Bundle. For me a typical workflow these days is using the exam class.
The "words" "q", "p" and "sol", followed by command-{, produce the
"questions", "parts" and "solution" environments respectively.

2. There is a similar command for inserting common commands, called
"Insert Command Based On Current Word". This is triggered by
command-}, and functions in a similar way. for instance "l" becomes
"\lim_{}" with the caret inside the braces. Once you are done adding
things there, pressing tab takes you out of the braces.

3. The LaTeX bundle offers context-sensitive completion, via the
common "esc" key. For instance, when typing a command, it will
complete only with respect to commands, and not every word in the
text. It will use any commands you have introduced before, as well as
a stock list of commands. For instance typing "\dis" and pressing
escape converts it to "\displaystyle". Typing "\di" and pressing
escape multiple times cycles through all commands starting with \di.

On the other hand, if you are inside a \ref{}, then it completes with
respect to all keys found in \label{} commands within the current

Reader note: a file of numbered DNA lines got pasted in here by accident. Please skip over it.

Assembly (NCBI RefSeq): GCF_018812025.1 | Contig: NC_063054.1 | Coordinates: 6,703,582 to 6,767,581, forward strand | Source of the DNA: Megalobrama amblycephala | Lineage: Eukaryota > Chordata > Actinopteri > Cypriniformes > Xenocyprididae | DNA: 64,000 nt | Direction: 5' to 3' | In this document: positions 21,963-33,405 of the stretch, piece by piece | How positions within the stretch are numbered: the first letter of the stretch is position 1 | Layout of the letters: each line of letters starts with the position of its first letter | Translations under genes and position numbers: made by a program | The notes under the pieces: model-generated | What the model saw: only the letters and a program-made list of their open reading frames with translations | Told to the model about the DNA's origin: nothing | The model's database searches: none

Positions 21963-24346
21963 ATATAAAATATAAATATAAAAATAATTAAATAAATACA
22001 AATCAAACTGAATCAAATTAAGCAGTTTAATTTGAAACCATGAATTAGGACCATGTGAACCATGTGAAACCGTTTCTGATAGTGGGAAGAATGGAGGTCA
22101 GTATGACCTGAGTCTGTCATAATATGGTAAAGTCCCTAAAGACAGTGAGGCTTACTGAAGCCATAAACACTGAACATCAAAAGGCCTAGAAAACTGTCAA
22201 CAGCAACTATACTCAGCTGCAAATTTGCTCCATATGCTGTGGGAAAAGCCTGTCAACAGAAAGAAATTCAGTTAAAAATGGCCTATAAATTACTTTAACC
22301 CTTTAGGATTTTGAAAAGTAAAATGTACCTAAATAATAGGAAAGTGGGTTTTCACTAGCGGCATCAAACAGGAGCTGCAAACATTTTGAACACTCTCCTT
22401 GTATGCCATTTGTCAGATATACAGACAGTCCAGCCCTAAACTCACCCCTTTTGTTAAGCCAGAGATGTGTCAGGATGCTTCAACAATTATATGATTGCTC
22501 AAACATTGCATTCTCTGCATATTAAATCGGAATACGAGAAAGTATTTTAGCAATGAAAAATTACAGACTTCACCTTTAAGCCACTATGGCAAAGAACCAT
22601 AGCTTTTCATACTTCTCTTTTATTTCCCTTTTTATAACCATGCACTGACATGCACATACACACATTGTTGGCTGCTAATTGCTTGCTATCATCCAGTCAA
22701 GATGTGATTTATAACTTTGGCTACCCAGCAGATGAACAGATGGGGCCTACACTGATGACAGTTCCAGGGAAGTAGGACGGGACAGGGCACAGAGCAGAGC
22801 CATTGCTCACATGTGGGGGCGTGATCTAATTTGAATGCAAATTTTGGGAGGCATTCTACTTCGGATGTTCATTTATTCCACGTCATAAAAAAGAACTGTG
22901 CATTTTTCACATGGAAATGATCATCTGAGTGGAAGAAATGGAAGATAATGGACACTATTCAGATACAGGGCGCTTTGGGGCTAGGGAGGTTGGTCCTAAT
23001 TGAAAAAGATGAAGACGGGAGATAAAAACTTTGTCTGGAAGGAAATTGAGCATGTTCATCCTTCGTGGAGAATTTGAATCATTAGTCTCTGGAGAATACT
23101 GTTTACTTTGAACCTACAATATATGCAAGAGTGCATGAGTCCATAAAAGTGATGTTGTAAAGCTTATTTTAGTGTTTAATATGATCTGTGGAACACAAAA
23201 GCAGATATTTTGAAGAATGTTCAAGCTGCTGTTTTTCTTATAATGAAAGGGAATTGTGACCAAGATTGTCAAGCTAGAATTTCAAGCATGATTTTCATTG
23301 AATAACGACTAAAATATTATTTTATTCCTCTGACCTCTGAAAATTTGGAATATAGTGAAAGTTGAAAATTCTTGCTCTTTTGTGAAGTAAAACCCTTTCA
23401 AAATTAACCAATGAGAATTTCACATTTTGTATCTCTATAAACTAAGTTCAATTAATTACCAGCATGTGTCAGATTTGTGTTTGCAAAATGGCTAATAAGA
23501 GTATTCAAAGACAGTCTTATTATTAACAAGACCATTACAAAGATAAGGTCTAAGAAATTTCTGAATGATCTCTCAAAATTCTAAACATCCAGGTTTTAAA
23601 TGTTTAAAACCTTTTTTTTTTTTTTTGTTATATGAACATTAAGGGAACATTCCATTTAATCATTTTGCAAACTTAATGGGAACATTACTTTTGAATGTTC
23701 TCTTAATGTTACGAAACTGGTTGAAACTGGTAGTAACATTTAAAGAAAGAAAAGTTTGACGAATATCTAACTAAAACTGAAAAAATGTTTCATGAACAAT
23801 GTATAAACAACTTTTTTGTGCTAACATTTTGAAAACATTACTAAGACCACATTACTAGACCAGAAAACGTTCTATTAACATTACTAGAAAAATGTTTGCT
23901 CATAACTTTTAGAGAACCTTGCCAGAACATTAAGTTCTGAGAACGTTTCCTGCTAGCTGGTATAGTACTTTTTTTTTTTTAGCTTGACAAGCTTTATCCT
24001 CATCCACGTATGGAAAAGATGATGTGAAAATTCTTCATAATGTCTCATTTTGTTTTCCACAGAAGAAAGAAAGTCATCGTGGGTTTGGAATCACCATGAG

document or any tex file included in your "root document" (called
master document in TM). Similarly, inside a \cite{} it will offer
completion with respect to all bibliography keys in your bib file and/
or any \bibitem's in your document. Also, option-esc will offer you a
popup of all completion matches, similar to the BibDesk completion
plugin that BibDesk offers (though I think that plugin is a lot
closer to XCode style completion, anyway...).

4. Image drag and drop. You can drag and drop any image into the
text, and an appropriate figure environment will be created, with the
accompanying \includegraphics command. By pressing modifier keys,
option or shift in this instance, you can adjust whether you want the
entire figure environment, or just a simple \begin{center}
\includegraphics...\end{center} thing, or the \includegraphics by
itself. And these can to some extend be customized.

5. Table conversion. You can create a table by first typing the
entries into rows, with columns separated by tabs, like so:

one	two	three
four	five	six

and select it and run a command, and it will become:

\begin{tabular}{ccc}
\hline
one & two & three\\
\hline
four & five & six\\
\hline
\end{tabular}

Similarly, you can create a new table with a prescribed number of